Will Score’s Third Time Be Emmy Charm

A version of this story about Thomas Mizer and Curtis Moore and “The Marvelous Mrs. Maisel” first appeared in the comedy series theme from TheWrap Awards Magazine.

Five seasons of Amazon’s pop culture hit “The Marvelous Mrs. Maisel” have produced more rising stars than bagel dough, but possibly none more than showbiz writers Thomas Mizer and Curtis Moore. The duo, who met at Northwestern and mentored “The Muppet Show” veteran and multiple Emmy Award winner Larry Grossman, are responsible for just about any piece of music you hear that isn’t from someone’s songbook, and just like Other Amy Sherman efforts: Palladino and Daniel Palladino (“Bunheads,” “Gilmore Girls”), you can bet the musical numbers will be part of the deal.

“In fact, they set us up on a blind date of sorts with them almost 10 years ago,” says Mizer. “We had been writing a stage musical with Amy for a while and she was like, ‘Listen guys, I’m going to have to take the next five months off to do this little thing on Amazon that nobody’s going to want. look [laughing].”

And that little thing turned into a very big thing, but it involved them writing for various styles throughout the series, from calypso (with their first Emmy-nominated song, “Maybe Monica”) to R&B (for their second Emmy-nominated song). , the ultra-catchy “One Less Angel”), to what we hope will be her third, “Your Personal Trash Man Can,” a big multi-part Broadway-esque number performed when Midge (Rachel Brosnahan) gets the assignment from Susie (Alex Borstein) being a waste management storyteller at a decades-old industrial acting entity that highlighted the finer points of a company pushing its product, often employed with Broadway actors seeking additional work.

“Amy took us to her office and they had already built a model and had everything planned out,” says Moore. “And then she says, ‘okay, this is crap,’ and I’m like, ‘you could have told us three weeks or three months ago and we could have started, but I think she likes to put us under the gun in things together, Because sometimes that’s how we work best. And I mean, we all work on these [industrials]says Moore, noting along with Mizer that the wonderful documentary “Bathtubs Over Broadway” It really opened their eyes to this hidden art form and the Palladinos wholeheartedly agreed.

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“Tom and I laughed about this, but it was basically three weeks from when Amy gave us the assignment to when we were recording in the studio,” adds Moore. “And then we had to write all those songs on it. [including the others we see in the episode], there are basically three musicals, you know, we see bits of two of them, and then we see the whole third one. It was definitely a very fun and challenging situation to be in.”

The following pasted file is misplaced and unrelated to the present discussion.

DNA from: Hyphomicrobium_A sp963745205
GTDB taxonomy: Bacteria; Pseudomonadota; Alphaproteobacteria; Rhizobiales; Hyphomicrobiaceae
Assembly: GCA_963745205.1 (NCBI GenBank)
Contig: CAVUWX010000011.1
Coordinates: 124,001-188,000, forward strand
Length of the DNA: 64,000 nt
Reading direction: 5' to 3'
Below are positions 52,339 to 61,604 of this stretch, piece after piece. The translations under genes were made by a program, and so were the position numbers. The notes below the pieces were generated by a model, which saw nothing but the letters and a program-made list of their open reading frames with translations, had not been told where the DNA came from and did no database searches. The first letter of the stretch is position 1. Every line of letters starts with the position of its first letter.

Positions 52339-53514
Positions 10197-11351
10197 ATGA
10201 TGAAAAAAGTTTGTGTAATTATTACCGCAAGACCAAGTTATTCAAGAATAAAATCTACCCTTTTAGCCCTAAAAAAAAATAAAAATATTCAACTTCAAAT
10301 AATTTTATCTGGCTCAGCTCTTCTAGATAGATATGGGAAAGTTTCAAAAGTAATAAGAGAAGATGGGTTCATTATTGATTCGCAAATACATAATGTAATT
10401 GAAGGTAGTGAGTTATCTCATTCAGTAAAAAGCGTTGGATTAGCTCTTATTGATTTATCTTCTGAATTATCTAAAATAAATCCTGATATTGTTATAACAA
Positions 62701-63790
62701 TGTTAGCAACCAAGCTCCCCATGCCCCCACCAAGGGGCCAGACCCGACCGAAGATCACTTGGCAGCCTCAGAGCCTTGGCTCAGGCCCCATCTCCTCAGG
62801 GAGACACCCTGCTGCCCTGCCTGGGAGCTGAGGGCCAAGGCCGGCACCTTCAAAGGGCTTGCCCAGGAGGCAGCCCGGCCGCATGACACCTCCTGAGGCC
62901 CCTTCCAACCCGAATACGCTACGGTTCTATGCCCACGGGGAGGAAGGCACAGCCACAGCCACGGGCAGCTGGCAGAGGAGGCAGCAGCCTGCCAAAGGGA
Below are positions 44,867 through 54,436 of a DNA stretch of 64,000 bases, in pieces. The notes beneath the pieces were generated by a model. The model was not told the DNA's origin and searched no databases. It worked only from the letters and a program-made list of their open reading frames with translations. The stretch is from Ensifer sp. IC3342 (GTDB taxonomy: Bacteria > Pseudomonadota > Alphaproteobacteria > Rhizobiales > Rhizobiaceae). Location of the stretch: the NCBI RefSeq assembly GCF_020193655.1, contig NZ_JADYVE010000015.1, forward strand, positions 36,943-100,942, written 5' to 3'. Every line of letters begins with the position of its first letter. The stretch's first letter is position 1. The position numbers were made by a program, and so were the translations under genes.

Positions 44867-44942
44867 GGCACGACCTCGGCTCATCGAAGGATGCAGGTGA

And cleverly, in addition to using Brosnahan as the non-singing narrator, the main number, complete with tappers decked out in trash can lids, is performed by all the talent of Broadway, including Emily Bergl (as Susie’s singing sister) and one blink and you’ll see. -I miss Alexander Gemignani (who also plays the fiancé of the Maisels’ housekeeper, Magda). Mizer notes that they have regretted not using some of the cast’s flutes, especially Borstein, with whom Mizer regrets missing a musical part filmed with her last season, “but she was too good, she’s a very good singer; people would have kept asking, “Why isn’t Susie a star?”

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When they pointed out to Mizer and Moore that their work is so slyly fluid in the show’s universe, they were tickled by the fact that their contributions aren’t always instantly noticeable. Says Mizer, “My own father doesn’t know when our songs are on the show. He can’t tell what’s a standard and what’s ours, and that can be hard on our egos, but it’s exactly what we want. We want it to feel like it’s show business.”

Read more of the comedy series edition here.

Cover of the comedy series, Selena Gomez
Photographed by Jeff Vespa for TheWrap

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